They call him the devil.

When I crash-landed into him on my first day at Loyola Academy, I was sure that couldn’t be true.

He was the most gorgeous man I’d ever seen in real life.

Little did I know he was also the cruelest.

I went from starstruck to stunned the moment his cynical eyes cut through me.

I can’t tell you what it was that made him want to punish me. But from that day forward the brooding recluse of a man made it his goal to torment me.

I want to loathe him, and some days, I do.

But good or bad, nobody’s attention has ever tasted so sweet.

What do you do when you have a hate crush on your bully?

Worse yet, what do you do when he’s also your teacher?

The bully-love-hate-teacher-forbidden mega trope romance is a not-so-secret catnip of mine, so ‘Hate Crush’ seemed like a good idea at the time. And to be fair, I did have an idea of what this was going to be and there were no illusions (at least, not too many) about it turning out to be a sweet, salty thing with an easy, kissy ending.

Like the blurb suggests, Sebastian Carter has found a target in Stella LeClaire, the new girl who is only part of the elite and rich crowd because of the strings that her father has pulled in Loyola Academy. The affair that they eventually fall into however, is one borne out of obsession, unhealthy dependency, abandonment issues and a way to work out a loss of direction and bitterness…the furthest thing from love, in my opinion.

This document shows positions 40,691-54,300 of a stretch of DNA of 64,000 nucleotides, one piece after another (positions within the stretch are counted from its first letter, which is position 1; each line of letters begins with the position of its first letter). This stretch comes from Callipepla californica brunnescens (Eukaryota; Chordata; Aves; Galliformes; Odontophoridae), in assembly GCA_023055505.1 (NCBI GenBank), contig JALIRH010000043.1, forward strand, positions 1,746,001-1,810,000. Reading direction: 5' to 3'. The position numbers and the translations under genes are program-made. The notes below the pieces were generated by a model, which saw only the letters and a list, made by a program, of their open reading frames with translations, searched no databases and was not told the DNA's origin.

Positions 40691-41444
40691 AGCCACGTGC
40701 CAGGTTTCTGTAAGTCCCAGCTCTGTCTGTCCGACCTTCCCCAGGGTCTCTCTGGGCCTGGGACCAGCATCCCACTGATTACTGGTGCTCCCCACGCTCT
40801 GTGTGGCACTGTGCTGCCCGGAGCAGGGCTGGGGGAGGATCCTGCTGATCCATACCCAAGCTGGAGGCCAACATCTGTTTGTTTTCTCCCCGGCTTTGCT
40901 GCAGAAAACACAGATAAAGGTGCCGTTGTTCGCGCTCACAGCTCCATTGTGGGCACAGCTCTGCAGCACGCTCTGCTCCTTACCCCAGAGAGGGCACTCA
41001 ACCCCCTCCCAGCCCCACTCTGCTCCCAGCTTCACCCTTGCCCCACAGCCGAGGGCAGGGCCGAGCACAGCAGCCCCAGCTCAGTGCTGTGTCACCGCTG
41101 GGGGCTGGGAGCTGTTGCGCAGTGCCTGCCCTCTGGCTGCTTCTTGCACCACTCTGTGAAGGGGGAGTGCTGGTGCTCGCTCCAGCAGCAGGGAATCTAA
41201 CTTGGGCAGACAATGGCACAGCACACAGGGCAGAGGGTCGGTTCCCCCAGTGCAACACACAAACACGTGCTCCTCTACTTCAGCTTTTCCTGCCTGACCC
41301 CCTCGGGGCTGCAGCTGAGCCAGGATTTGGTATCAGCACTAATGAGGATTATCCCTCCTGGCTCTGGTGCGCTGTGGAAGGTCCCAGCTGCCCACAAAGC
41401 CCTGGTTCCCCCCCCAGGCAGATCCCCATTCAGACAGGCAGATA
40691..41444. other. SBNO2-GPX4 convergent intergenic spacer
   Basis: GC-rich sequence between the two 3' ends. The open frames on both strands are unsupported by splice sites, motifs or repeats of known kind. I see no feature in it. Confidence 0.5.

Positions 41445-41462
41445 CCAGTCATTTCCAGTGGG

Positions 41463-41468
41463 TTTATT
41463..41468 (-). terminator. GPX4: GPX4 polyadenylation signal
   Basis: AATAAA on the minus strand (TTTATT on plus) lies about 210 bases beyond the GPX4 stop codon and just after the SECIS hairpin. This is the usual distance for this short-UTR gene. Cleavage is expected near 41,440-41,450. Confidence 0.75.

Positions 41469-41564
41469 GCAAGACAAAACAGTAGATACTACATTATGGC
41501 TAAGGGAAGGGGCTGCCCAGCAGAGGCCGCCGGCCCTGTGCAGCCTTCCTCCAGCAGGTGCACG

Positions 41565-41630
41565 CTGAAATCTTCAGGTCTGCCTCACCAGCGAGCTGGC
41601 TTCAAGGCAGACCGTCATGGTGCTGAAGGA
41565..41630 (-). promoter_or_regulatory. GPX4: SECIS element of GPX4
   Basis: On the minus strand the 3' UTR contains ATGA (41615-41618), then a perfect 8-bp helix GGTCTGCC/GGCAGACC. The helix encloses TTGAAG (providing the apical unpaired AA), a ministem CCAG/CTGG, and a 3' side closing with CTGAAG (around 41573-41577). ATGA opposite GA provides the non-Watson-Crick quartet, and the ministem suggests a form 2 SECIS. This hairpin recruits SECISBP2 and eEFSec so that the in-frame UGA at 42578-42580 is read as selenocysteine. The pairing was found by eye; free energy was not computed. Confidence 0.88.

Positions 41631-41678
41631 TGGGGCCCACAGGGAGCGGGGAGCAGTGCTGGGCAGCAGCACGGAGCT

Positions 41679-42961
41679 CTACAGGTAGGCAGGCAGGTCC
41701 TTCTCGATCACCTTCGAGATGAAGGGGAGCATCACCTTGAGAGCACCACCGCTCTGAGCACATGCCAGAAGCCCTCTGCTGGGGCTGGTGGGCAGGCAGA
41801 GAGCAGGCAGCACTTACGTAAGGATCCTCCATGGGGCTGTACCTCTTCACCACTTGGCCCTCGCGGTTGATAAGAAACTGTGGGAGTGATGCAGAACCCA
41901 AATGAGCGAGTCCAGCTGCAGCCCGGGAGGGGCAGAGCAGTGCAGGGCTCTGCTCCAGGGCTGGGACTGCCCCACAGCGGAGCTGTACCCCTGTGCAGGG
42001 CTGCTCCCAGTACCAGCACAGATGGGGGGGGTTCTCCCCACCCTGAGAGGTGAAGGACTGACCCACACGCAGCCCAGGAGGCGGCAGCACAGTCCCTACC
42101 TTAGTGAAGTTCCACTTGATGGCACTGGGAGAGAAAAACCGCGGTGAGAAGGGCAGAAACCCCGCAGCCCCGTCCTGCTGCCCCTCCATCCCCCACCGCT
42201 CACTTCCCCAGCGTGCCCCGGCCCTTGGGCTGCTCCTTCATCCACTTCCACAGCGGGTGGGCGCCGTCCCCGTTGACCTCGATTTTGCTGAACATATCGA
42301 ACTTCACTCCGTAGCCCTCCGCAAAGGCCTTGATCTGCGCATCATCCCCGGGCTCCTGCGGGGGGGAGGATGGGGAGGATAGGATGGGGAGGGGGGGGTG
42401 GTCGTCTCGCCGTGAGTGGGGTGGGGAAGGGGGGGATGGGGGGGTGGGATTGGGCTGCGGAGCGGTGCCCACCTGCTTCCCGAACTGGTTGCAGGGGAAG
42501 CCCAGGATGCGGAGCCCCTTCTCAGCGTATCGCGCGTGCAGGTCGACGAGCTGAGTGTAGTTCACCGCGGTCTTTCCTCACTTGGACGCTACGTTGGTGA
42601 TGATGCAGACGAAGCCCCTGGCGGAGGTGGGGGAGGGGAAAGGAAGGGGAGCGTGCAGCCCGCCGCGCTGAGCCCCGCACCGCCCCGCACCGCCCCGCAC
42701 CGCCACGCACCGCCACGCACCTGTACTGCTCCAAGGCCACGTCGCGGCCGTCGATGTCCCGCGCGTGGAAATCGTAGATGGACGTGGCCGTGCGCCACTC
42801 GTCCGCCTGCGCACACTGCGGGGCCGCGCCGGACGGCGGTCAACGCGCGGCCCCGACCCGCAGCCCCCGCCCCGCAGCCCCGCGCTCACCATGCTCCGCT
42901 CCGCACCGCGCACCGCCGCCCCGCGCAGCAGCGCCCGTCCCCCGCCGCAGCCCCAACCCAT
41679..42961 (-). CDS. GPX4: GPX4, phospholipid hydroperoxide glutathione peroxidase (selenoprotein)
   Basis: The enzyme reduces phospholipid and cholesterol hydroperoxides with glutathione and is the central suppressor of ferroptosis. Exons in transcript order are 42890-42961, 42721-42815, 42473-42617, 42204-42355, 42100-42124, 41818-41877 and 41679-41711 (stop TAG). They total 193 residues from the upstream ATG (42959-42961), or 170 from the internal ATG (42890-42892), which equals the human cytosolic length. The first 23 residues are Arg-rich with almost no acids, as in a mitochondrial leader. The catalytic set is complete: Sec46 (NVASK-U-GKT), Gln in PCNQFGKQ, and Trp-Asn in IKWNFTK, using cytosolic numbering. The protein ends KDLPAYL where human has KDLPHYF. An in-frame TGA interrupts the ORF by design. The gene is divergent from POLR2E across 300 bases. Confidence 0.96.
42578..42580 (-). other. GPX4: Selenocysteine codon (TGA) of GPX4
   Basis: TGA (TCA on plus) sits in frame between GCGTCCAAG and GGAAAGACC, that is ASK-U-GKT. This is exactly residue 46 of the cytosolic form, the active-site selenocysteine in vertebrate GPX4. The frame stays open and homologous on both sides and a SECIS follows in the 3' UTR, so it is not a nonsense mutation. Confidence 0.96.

This much I expected, even welcomed because I wanted to see how things would move from confused hate to lust to love as the story went on. A. Zavarelli did lay this out clearly enough, that this twisted relationship of theirs was anything but wholesome and that much, I was clear about.

What was hard to stomach though, were Sebastian Carter’s extended periods of bullying, of breaking down, of constant humiliation and cruelty for the sake of teaching a bitter and hard lesson in life simply because life had been hard for him. Doling pain out in equal measure isn’t surprising in terms of human behaviour I guess—people who have been hurt and cut deeply can and will do the same to others with a vindictiveness that is hard to witness, even in fiction—yet this happened to an extent where there was just too much of stomping down and very little building up and grovelling, which I needed to see in equal measure. One minute he’s distant and aloof, ghosting her for months; the next scene he’s back with a personality transplant and overly concerned and suddenly in love with her…really?!

In essence, the incredible masochistic streak I kept seeing couldn’t and shouldn’t simply have been mitigated only by a short period of remorse and lip service that was entirely disproportionate in righting all the wrongs that Sebastian committed, rendered even more ineffective by Stella’s easy capitulation and an epilogue that briefly told about a difficult journey to get to where they were five years later.

And if the end point was to see a stronger, grittier Stella who could resist even Sebastian’s cruelty, it actually felt as though it looked like she would have gotten there on her own, which suggested that his awful, nasty treatment of her was in fact, unwarranted. It’d served no transformative purpose as a result, and merely looked like an exercise in detailing reprehensible behaviour because neither could really get past their own issues to de-couple from their toxic relationship.